7 Evidence Code 1033 EC – [Evidentiary] privilege of penitent. (“Subject to Section 912, a penitent, whether or not a party, has a privilege to refuse to disclose, and to prevent another from disclosing, a penitential communication if he or she claims the privilege.”)

Evidence Code 1034 EC – [Evidentiary] privilege of clergy. (“Subject to Section 912, a member of the clergy, whether or not a party, has a privilege to refuse to disclose a penitential communication if he or she claims the privilege.”)

8 Evidence Code 1035.8 EC – Sexual assault counselor [evidentiary] privilege. (“A victim of a sexual assault, whether or not a party, has a privilege to refuse to disclose, and to prevent another from disclosing, a confidential communication between the victim and a sexual assault counselor if the privilege is claimed by any of the following: (a) The holder of the privilege; (b) A person who is authorized to claim the privilege by the holder of the privilege; or (c) The person who was the sexual assault counselor at the time of the confidential communication, but that person may not claim the privilege if there is no holder of the privilege in existence or if he or she is otherwise instructed by a person authorized to permit disclosure.”)

Evidence Code 1036 EC – Claim of privilege by sexual assault counselor. (“The sexual assault counselor who received or made a communication subject to the privilege under this article shall claim the privilege if he or she is present when the communication is sought to be disclosed and is authorized to claim the privilege under subdivision (c) of Section 1035.8.”)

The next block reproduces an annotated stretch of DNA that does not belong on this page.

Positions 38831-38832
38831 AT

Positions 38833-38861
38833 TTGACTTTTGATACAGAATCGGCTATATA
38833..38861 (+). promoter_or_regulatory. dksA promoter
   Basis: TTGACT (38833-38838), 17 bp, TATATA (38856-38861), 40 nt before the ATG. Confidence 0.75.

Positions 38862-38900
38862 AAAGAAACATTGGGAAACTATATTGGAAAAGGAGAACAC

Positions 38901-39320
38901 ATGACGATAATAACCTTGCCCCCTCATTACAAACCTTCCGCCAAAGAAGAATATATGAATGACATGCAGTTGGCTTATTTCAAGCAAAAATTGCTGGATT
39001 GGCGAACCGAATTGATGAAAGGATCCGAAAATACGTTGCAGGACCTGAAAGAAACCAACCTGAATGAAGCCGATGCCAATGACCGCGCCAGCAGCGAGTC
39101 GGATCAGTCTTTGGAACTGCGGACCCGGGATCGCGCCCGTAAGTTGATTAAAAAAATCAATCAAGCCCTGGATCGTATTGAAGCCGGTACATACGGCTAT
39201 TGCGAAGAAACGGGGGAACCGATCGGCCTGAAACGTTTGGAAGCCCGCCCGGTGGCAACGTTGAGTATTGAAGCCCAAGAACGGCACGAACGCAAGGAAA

9 Evidence Code 1037.5 EC – Privilege of refusal to disclose communication; claimants. (“A victim of domestic violence, whether or not a party to the action, has a[n evidentiary] privilege to refuse to disclose, and to prevent another from disclosing, a confidential communication between the victim and a domestic violence counselor in any proceeding specified in Section 901 if the privilege is claimed by any of the following persons: (a) The holder of the privilege. (b) A person who is authorized to claim the privilege by the holder of the privilege. (c) The person who was the domestic violence counselor at the time of the confidential communication. However, that person may not claim the privilege if there is no holder of the privilege in existence or if he or she is otherwise instructed by a person authorized to permit disclosure.”)

Evidence Code 1037.6 EC – Claim of privilege by counselor. (“The domestic violence counselor who received or made a communication subject to the privilege granted by this article shall claim the privilege whenever he or she is present when the communication is sought to be disclosed and he or she is authorized to claim the privilege under subdivision (c) of Section 1037.5.”)

10 Our California criminal defense attorneys have local Los Angeles law offices in Beverly Hills, Burbank, Glendale, Lancaster, Long Beach, Los Angeles, Pasadena, Pomona, Torrance, Van Nuys, West Covina, and Whittier. We have additional law offices conveniently located throughout the state in Orange County, San Diego, Riverside, San Bernardino, Ventura, San Jose, Oakland, the San Francisco Bay area, and several nearby cities.